The family of a 46-year-old former Florida Sheriff killed while providing police training in the Middle East has sued Twitter, claiming the company “knowingly permitted” ISIS accounts to spread extremist propaganda.
According to court documents filed in the U.S. District Court for the Northern District of California in San Francisco, Lloyd “Carl” Fields Jr. and another American were shot and killed as contractor for DynCorp International by a Jordanian police captain at the International Police Training Center in Amman.
ISIS took credit for the shooting spree, which also resulted in the death of three students at the school. The political motive for the attack was revenge against Jordan for assuming a high-level role in the U.S.-led military campaign against the Islamic State, which controls huge swaths of neighboring Syria and Iraq
The U.S. State Department’s Bureau of Diplomatic Security and Bureau of International Narcotics and Law Enforcement funded the school primarily to train and equip regional law enforcement security officers. DynCorp was hired as “private military contractors,” or PMC’s.
With 25,000 employees, DynCorp is the largest PMC operating in the Middle East. Despite allegations of poor performance, it has raked in more than two-thirds of the $4 billion the State Department has spent rebuilding Afghanistan in recent years, according to the Washington nonprofit watchdog group Project on Government Oversight.
A similar competitor to DynCorp named G.R.S. provided security and other services to the State Department Consulate in Benghazi that was attacked by al Qaida in 2012 is a major competitor. The smash hit-movie 13 Hours documents the four extremist attacks in one evening and the heroic exploits of six American contractors that fought off four extremist attacks, but which ultimately led to the death U.S. Ambassador Christopher Stevens and three other Americans.
The family of Lloyd Carl Fields Jr., alleges in the lawsuit that Twitter, by allowing 70,000 ISIS accounts that were sending 90 tweets a minute, played a role in the November 9, 2014 attack: “For years, Twitter has knowingly permitted the terrorist group ISIS to use its social network as a tool for spreading extremist propaganda, raising funds and attracting new recruits.”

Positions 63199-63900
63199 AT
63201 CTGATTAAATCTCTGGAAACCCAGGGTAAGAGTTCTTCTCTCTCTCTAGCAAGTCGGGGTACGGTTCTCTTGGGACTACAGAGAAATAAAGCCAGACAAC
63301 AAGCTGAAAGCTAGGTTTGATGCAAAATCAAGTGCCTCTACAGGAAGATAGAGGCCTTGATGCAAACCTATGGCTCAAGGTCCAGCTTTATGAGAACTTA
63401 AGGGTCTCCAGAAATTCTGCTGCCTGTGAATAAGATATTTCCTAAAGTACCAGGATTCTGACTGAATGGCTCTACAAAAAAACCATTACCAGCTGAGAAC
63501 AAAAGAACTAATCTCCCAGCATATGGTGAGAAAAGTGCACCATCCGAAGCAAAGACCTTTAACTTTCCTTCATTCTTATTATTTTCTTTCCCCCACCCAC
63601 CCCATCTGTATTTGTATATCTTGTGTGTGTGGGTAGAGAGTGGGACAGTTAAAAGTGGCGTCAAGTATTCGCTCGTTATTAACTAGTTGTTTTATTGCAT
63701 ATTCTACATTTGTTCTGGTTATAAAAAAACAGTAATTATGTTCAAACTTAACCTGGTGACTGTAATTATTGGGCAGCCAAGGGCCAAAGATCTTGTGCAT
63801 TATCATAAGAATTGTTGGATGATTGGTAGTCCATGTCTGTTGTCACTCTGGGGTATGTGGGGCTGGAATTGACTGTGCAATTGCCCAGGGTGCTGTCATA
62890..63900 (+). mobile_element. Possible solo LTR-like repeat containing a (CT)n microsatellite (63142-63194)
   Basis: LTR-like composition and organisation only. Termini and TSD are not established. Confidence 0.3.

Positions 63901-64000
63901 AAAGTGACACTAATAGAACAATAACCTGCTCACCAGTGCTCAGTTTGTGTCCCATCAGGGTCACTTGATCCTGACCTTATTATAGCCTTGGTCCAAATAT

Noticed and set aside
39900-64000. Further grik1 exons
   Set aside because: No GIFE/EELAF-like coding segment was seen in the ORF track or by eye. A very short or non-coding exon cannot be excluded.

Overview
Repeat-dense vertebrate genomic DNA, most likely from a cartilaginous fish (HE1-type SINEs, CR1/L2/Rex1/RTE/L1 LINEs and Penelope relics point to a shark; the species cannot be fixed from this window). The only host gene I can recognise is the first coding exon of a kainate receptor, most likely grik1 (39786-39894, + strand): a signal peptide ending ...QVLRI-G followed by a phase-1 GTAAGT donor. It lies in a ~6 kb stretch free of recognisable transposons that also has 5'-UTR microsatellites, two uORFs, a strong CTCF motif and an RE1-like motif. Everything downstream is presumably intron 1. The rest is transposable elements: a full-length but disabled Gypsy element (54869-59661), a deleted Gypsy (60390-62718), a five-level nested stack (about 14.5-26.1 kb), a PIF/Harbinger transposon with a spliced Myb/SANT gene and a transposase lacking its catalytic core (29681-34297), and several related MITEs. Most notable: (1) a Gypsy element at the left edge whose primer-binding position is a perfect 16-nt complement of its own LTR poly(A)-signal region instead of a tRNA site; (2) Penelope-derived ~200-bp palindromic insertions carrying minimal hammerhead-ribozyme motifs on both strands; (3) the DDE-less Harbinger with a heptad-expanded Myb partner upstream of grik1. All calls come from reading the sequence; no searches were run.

The family’s lawsuit further alleges, “Without Twitter, the explosive growth of ISIS over the last few years into the most feared terrorist group in the world would not have been possible.” The plaintiffs also claim that Twitter’s “willful blindness” to ISIS activities on the social network amount to “material support to the preparation and carrying out of acts of international terrorism, including the attack in which Lloyd Fields Jr. was killed.”
Twitter officials expressed sympathy for the Fields family, but called the lawsuit “meritless.” Twitter also denied claims that it had failed to monitor and suspend terrorists use of their social media platform. Twitter added, “We have teams around the world actively investigating reports of rule violations, identifying violating conduct, partnering with organizations countering extremist content online and working with law enforcement entities when appropriate.”
But one of the issues that may work in the Fields family’s claims is that with the stock price of Twitter falling 42 percent from a high of $69 to about $40 in 2014, the Board of Directors was beating on CEO Dick Costello to make the user base grow in order to push the company’s stock price back up. Undoubtedly there will be a huge number of emails between executives and Wall Street analysts that the company was doing absolutely everything possible to recruit more users in the Middle East.
As Breitbart News reported in “Twitter Plunges from #3 to #7 in Social Media Popularity,” November 2014 was a period of crisis for the company. Seven months later, CEO Costello would be fired for failure to grow users.
Since the attack on Fields, Twitter has dropped from the #3 most popular social media site, behind Facebook and Instagram, to #7 behind Snapchat, LinkedIn, Pinterest, and Google+. Twitter is also currently on the verge of being eclipsed by Whisper, Dating App, and Tumblr.